Monday, October 4, 2010

Lesson 4: Just because they speak English...

Doesn't mean you'll understand them.

As Americans, most of us are obsessed with England. I mean how could we not love our itty bitty mother country? These are the people thought brought us Harry Potter, Burberry, The Beatles, The Spice Girls, David Beckham, Rob Pattinson, Princess Diana, Jude Law, and get my point. They're hot and they have those snobby, yet extremely sexy, accents. Well, off the coast of England is another itty bitty country called Ireland. You may have heard of it?

When you're stuck in a class full of people that can't speak English, you kind of freak out. You know that you have no option but to speak in French, and you better damn well be able to explain things because they will ask you questions about America. Millions of questions. Try explaining the concept of sororities and fraternities in a foreign language. Yea, not possible. It's barely even possible to explain it in English without telling someone to "just Google it" or go watch "Sorority Row."

Anyway, at the school that I was taking my classes at new students just showed up every week. My first week there I had an Irish guy named Bernard in my class. I about died from sheer happiness when he said he was from Dublin, and I'm pretty sure he felt the same way when I said I was from the U.S.  Bernard and I sat near each other every class so we could whisper in English when our teacher wasn't listening. After a week though he had to leave and go back to work in Ireland. He had a real job because he was probably 30. Old people like to learn French too. Yet again, I was the only Anglophone in my class and I was slightly annoyed.

The second week a pretty red head (or shall I say "ginger") named Amy showed up. She was from Dublin too, and I was so happy because she wasn't 10 years older than me. Since she was a badass I invited her to eat lunch with me and the rest of the OU people.

me and Amy

We all met up in the same building everyday so we could go eat together. That day there were three other people I hadn't seen before: Sophie, Stephan and Rory. Sophie and Stephan were both German, but they could speak English so they got to be in our clique. Rory was another Irish guy that Madeline made friends with in her class. It was very hard to contain my laughter when he introduced himself because I immediately thought of Gilmore Girls. He was really hot though so I suppose it's okay that he has a girl's name.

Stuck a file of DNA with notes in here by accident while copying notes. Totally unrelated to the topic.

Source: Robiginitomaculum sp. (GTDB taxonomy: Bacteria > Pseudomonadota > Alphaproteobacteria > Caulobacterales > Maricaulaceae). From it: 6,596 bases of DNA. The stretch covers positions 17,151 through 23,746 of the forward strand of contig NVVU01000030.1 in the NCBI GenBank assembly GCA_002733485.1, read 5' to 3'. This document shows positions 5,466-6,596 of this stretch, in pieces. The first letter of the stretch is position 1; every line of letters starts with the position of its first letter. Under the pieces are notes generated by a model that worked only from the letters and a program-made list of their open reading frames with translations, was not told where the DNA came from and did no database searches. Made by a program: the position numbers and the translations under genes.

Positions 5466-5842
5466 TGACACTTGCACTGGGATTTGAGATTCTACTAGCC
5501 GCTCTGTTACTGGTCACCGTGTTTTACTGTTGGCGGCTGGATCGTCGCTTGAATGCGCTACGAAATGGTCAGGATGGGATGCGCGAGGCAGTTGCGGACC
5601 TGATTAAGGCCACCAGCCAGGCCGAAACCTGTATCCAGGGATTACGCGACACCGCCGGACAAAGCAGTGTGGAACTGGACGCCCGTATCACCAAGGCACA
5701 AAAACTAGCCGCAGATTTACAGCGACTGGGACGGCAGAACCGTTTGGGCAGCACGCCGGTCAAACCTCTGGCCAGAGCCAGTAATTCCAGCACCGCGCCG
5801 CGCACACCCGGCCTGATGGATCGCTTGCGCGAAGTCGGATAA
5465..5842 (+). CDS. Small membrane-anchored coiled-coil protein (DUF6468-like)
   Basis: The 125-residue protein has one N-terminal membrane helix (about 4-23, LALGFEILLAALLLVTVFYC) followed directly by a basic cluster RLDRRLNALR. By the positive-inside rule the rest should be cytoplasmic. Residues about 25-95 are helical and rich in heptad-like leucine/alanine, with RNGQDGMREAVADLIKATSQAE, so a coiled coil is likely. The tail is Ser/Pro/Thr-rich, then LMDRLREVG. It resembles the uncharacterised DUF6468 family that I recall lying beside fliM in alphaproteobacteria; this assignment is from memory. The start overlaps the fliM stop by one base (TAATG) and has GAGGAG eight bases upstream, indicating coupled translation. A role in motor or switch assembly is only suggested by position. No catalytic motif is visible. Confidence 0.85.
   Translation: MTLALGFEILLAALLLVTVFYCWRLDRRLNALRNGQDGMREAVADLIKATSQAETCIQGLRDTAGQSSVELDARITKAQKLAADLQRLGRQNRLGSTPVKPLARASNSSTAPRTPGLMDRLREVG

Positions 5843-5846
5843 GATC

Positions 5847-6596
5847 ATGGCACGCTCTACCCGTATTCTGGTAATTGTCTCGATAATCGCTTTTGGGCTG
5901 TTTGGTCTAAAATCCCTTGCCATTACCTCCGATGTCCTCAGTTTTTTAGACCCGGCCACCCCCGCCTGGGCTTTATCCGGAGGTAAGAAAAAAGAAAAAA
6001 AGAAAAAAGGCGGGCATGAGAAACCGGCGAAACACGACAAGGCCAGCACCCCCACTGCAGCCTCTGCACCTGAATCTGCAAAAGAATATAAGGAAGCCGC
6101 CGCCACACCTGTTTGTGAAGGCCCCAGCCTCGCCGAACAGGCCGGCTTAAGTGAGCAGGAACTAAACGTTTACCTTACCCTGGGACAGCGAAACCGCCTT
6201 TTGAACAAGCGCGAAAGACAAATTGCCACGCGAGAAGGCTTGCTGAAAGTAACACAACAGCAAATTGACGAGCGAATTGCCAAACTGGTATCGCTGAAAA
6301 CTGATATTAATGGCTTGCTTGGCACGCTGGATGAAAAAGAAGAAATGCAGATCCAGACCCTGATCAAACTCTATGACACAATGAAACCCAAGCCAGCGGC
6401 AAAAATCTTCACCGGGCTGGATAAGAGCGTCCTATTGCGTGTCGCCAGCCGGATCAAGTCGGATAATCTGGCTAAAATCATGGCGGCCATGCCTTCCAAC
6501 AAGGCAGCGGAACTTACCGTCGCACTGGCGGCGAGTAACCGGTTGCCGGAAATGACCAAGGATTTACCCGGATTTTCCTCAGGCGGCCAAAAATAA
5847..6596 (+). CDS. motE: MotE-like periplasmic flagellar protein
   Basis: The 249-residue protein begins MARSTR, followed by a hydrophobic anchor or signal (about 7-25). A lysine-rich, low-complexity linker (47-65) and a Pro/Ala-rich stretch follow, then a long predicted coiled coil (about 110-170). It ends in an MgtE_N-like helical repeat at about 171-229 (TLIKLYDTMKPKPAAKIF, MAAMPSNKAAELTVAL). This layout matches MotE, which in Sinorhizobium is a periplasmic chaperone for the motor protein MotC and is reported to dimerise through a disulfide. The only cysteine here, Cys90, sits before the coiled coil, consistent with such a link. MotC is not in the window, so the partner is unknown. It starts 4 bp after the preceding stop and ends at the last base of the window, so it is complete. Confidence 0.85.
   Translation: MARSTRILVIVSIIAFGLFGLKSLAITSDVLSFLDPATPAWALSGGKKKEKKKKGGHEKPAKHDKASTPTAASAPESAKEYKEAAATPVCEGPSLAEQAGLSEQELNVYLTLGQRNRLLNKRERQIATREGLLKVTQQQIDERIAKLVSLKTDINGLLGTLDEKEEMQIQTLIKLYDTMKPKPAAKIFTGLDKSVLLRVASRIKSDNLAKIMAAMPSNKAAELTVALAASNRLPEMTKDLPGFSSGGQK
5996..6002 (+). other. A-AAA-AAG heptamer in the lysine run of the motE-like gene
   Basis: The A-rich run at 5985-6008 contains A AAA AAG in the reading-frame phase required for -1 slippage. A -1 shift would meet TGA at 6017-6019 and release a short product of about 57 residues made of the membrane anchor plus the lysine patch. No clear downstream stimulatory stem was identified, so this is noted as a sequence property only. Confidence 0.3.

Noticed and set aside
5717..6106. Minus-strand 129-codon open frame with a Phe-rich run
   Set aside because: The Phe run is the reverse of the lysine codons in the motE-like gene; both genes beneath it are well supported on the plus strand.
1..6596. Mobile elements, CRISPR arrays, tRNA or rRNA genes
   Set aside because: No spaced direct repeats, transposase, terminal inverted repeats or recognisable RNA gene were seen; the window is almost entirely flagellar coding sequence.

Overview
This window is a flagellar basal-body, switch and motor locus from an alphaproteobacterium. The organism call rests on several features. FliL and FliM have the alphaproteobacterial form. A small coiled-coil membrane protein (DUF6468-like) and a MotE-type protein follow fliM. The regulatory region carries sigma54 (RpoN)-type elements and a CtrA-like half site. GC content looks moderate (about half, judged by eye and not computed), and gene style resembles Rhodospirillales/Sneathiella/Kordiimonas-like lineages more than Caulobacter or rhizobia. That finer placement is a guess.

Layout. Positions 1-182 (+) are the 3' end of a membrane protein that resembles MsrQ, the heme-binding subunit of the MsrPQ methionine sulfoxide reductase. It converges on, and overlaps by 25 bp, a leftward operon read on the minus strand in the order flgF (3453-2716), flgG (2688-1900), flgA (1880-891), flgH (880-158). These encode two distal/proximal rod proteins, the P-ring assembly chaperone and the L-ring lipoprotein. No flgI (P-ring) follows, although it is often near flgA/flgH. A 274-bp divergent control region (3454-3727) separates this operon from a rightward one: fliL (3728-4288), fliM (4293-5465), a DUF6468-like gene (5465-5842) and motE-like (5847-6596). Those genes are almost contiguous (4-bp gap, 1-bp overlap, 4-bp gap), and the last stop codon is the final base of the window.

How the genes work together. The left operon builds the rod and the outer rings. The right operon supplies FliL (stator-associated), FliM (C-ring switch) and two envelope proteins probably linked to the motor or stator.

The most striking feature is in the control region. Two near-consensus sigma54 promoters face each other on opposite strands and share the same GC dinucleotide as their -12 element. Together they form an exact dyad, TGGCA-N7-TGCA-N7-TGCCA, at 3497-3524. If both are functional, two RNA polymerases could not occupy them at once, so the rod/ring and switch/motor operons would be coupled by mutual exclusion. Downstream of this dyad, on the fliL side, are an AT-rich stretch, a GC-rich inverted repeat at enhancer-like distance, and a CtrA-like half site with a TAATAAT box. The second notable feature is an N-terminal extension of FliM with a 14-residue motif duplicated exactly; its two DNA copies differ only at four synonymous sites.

Jon, Madeline, Sophie, Stephan, Amy, Jennifer, me and Rory
You know I thought having seen/read everything pertaining to Harry Potter that I pretty much knew British slang. Then again, Ireland isn't really part of Great Britain except for the northern part. There were some times that I didn't have a damn clue what Rory or our other Irish friend Aidan were talking about. Amy on the other hand, was born in Jersey and could recite Mean Girls. Aside from the fabulous accent, she could have totally passed for an American.

Jennifer, me, Amy and Madeline in Marseilles
Now without further ado, here is my list of random Irish phrases you might want to know.

1. footpath - sidewalk
2. jumper - jacket
3. seched - drunk, wasted, smashed. "I'm so seched right now"
4. crisps - chips
5. bobbin - hair tie, ponytail holder
6. scoops - drinks, as in "want to go back for some more scoops?"  Don't reply with "scoops of what you douche?"
7. jellies - gummy bears/worms, etc.
8. rubbish bin - trash can
9. surname - yea, we all know it means last name but when you hear it in a conversation it throws you off
10. chips - french fries
11. biscuit - cookie
12. to score - to make out with someone (not what it means in America!)
13. your man - your friend, I guess? as in "what happened to your man's leg?"
14. grand - everything is grand to the Irish, not cool. It's grand, just grand!
15. fringe - bangs. "Your fringe is lovely"

And now, my short list of things Irish people won't understand/will sass you about.

1. badass - apparently it's not a universal term
2. totally
3. douche, douchebag, douchelord
4. the goods
5. Ireland - no, it's not IREland, it's arrrland!
6. back up off me!
7. your guys's - as in "I like your guys's accents."  Yes, I know it's not grammatically correct. It's a southern thing, and it's better than saying y'alls.

Another thing I thought was strange is the difference in the Irish accent. Aidan and Bernard sounded like the stereotypical Lucky Charms leprechaun.

Amy and Rory sounded like Harry Potter to me, though they insist there's a difference between their accent and the British.

So while you may all speak the same language, the slang will get you every time. There is only so much that JK Rowling can prepare you for.

WARNING: you will never build up an immunity to the extreme hotness that is the British/Irish accent. Don't get drunk around the attractive ones, my friends. That is all.

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